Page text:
It had been a long day full of sunshine, sweat, and shoes soaked from the rapids of a raging theme park river. The boys were 20 minutes away from passing out with bellies full of pizza and the constant construction of lifelong memories being built inside their heads. We had said goodbye to friends, taken the last photos of the wondrous everything, and walked out of gates that are better rushed into. There was nothing left but a tram ride and the taking of it.
We walked across the bricks of the courtyard until we reached the one that we had purchased the week Zane had been born. That was seven years ago. It still rests where it always has, and until progress takes it away, always will. It is a tribute to trips taken, and it will one day serve as a memorial to the trips we still take, our names etched beneath the feet of pending grandchildren and those that follow, but today it’s a big dot on the map of our existence. It announces “YOU ARE HERE,” and our happiness is easy to find.
The man was old by most standards, though he seemed quite spry, and the twinkle in his eyes was as soothing as it was contagious. He stood beside Zane who was kneeling on his bare, tan knees in a sea of similar stones—an expanding forest of cement stumps with names carved upon them by those in various states of returning, and those that may never come again. The old man stood and watched with a smile both knowing and amused, and from time to time he glanced to me, my wife, and our older son, Atticus, who was watching Zane just as intently but twice as oblivious.
Finally, Zane looked up and noticed the man dressed in white leaning on a dustpan, his broom pressed tightly against it.
“Is that yours?” asked the man as he nodded toward the brick.
“Yes,” said Zane, and then he looked at the names once more. He traced each letter with his finger as he read them aloud.
“You know,” said the man, “they say that everything at Disneyland is magical.”
The boys didn’t move. My wife only nodded.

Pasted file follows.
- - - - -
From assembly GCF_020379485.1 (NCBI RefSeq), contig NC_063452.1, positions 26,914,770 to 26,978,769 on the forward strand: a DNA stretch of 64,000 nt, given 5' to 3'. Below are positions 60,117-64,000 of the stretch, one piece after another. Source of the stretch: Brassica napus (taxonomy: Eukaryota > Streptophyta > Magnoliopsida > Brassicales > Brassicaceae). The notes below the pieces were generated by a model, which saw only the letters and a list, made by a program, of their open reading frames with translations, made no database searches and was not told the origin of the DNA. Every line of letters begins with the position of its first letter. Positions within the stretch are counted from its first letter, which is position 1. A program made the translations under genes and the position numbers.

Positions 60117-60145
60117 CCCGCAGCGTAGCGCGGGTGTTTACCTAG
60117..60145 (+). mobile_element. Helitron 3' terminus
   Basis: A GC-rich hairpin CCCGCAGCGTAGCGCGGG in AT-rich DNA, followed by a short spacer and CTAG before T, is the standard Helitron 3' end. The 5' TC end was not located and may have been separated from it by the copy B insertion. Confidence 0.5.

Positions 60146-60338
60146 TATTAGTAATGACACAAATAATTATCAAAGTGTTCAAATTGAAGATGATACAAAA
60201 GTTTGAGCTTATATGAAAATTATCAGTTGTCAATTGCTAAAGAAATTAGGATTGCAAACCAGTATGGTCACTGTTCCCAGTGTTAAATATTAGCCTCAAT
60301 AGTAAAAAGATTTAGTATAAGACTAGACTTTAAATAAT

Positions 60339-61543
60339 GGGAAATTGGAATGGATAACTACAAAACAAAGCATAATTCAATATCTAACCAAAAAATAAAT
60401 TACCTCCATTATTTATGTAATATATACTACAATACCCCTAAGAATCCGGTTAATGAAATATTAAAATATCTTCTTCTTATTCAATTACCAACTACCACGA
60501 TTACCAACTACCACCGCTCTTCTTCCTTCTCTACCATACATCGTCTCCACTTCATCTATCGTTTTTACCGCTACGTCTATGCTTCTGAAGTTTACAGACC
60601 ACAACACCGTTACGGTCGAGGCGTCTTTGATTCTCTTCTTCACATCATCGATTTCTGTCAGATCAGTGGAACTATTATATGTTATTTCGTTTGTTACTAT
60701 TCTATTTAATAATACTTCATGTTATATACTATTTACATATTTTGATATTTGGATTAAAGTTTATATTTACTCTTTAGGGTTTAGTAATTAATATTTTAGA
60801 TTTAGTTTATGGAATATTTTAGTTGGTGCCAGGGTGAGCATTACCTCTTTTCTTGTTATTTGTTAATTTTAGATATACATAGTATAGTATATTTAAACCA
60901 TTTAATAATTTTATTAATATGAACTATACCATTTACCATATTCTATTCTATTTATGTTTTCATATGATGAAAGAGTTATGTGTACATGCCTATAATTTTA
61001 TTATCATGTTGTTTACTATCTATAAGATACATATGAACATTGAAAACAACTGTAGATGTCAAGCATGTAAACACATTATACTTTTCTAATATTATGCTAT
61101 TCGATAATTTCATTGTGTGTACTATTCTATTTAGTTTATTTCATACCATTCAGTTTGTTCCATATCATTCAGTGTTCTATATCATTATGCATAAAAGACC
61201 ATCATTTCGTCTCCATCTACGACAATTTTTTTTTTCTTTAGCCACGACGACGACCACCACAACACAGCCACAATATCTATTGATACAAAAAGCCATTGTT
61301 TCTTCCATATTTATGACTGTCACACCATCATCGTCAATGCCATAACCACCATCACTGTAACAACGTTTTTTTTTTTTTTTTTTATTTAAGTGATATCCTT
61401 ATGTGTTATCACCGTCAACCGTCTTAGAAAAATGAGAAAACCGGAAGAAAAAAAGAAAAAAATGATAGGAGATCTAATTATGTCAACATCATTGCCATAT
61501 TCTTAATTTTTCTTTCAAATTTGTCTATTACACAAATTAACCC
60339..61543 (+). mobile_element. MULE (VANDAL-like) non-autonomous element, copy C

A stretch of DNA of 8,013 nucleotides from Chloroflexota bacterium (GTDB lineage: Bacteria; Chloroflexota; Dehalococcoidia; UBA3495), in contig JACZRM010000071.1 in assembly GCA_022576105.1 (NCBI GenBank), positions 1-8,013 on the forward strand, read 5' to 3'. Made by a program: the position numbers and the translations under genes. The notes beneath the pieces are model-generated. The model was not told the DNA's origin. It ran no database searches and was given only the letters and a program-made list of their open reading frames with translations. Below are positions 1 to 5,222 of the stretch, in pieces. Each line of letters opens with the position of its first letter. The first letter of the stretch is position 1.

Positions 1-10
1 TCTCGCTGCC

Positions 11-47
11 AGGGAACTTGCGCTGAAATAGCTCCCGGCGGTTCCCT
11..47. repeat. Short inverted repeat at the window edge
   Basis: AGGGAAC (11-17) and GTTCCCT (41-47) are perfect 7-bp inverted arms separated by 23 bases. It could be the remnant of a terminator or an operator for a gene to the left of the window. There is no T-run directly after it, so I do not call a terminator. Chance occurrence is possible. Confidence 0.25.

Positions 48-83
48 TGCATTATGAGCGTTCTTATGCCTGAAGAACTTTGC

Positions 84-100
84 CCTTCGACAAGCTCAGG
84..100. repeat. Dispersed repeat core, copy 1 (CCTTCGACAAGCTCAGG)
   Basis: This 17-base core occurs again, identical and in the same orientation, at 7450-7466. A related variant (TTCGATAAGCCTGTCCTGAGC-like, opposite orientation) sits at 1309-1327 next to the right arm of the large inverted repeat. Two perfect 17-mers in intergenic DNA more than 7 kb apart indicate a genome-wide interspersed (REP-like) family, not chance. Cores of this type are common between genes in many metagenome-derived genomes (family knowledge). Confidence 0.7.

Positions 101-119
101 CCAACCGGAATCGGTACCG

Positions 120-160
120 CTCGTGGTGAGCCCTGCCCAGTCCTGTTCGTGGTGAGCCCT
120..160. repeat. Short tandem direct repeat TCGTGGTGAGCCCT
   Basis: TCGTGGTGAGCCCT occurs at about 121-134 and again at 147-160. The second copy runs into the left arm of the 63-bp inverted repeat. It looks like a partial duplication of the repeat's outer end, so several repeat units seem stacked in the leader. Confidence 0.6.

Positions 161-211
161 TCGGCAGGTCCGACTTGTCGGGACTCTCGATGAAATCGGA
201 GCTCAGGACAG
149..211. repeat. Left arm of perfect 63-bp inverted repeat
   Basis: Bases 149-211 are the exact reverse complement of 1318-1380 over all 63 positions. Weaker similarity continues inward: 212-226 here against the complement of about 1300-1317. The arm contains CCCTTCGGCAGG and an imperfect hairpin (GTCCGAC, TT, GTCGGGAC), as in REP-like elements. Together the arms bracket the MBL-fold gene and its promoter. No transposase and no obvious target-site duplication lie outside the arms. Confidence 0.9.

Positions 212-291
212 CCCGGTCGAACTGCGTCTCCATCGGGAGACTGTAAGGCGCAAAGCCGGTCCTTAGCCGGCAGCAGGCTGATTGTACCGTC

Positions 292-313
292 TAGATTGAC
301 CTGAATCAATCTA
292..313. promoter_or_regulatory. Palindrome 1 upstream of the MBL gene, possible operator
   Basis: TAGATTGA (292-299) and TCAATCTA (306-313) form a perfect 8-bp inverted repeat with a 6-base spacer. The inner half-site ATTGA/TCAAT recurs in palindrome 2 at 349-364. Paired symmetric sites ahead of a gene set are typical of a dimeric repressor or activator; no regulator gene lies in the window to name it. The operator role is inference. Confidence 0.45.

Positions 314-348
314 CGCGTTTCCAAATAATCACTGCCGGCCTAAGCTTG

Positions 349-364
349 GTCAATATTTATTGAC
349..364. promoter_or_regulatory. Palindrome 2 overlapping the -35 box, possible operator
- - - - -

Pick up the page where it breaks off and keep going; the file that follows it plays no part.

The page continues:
“These grounds are part of Disneyland. That means your brick is magic.”
We thought about that for a moment. Then the old man took something small and bright from the apron at his waist and held it between his thumb and forefinger for all to see.
“I found this new penny on these grounds. Right here. That makes it part of Disneyland, too. That makes it very magical.”
He bent down and held the penny in front of my son.
“Take a little bit of the magic home with you,” he said.
He handed the penny to Zane. He took it without hesitation, that in itself a rarity for a little boy that always turns sheepish at the word of a stranger. We sat there for a minute and watched him roll the penny around with his fingers before squeezing it tight in his palm and burying it at the bottom of his pocket.
“Thank you,” he whispered.
The old man nodded and swept at something that only he could see.
We walked away a little lighter, somehow fresher and somewhat new. It never dawned on any of us to turn back around.
I like to think that if we had the old man would not have been there. In fact, he probably disappeared the moment we turned. Magic is full of tricks like that, and across the grounds of Disneyland there is plenty enough for everyone.
Read more from Whit Honea at his site Honea Express and the popular group blog DadCentric. You can follow Whit on the Twitter or Pinterest (his opinions are his own and do not reflect those of Babble or most rational people).